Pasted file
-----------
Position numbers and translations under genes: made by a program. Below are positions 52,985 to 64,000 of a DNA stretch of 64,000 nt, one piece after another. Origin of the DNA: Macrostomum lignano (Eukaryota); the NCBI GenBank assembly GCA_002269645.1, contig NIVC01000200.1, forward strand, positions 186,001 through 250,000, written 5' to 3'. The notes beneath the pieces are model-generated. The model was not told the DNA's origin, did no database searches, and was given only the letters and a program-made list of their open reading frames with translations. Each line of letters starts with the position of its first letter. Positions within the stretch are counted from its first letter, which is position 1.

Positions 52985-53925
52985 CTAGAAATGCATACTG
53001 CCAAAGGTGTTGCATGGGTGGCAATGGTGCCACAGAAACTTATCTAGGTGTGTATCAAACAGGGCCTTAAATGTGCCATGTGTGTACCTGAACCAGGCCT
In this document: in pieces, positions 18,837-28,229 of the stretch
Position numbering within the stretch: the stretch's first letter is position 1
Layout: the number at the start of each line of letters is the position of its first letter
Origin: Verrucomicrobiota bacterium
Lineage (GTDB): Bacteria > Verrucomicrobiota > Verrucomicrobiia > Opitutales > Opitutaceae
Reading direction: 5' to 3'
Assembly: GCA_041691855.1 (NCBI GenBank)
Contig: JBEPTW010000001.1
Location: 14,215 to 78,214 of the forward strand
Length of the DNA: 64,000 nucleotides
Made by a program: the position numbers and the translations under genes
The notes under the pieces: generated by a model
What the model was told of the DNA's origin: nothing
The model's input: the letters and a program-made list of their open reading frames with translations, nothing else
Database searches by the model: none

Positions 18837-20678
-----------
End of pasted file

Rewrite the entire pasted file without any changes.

Position numbers and translations under genes: made by a program. Below are positions 52,985 to 64,000 of a DNA stretch of 64,000 nt, one piece after another. Origin of the DNA: Macrostomum lignano (Eukaryota); the NCBI GenBank assembly GCA_002269645.1, contig NIVC01000200.1, forward strand, positions 186,001 through 250,000, written 5' to 3'. The notes beneath the pieces are model-generated. The model was not told the DNA's origin, did no database searches, and was given only the letters and a program-made list of their open reading frames with translations. Each line of letters starts with the position of its first letter. Positions within the stretch are counted from its first letter, which is position 1.

Positions 52985-53925
52985 CTAGAAATGCATACTG
53001 CCAAAGGTGTTGCATGGGTGGCAATGGTGCCACAGAAACTTATCTAGGTGTGTATCAAACAGGGCCTTAAATGTGCCATGTGTGTACCTGAACCAGGCCT
In this document: in pieces, positions 18,837-28,229 of the stretch
Position numbering within the stretch: the stretch's first letter is position 1
Layout: the number at the start of each line of letters is the position of its first letter
Origin: Verrucomicrobiota bacterium
Lineage (GTDB): Bacteria > Verrucomicrobiota > Verrucomicrobiia > Opitutales > Opitutaceae
Reading direction: 5' to 3'
Assembly: GCA_041691855.1 (NCBI GenBank)
Contig: JBEPTW010000001.1
Location: 14,215 to 78,214 of the forward strand
Length of the DNA: 64,000 nucleotides
Made by a program: the position numbers and the translations under genes
The notes under the pieces: generated by a model
What the model was told of the DNA's origin: nothing
The model's input: the letters and a program-made list of their open reading frames with translations, nothing else
Database searches by the model: none

Positions 18837-20678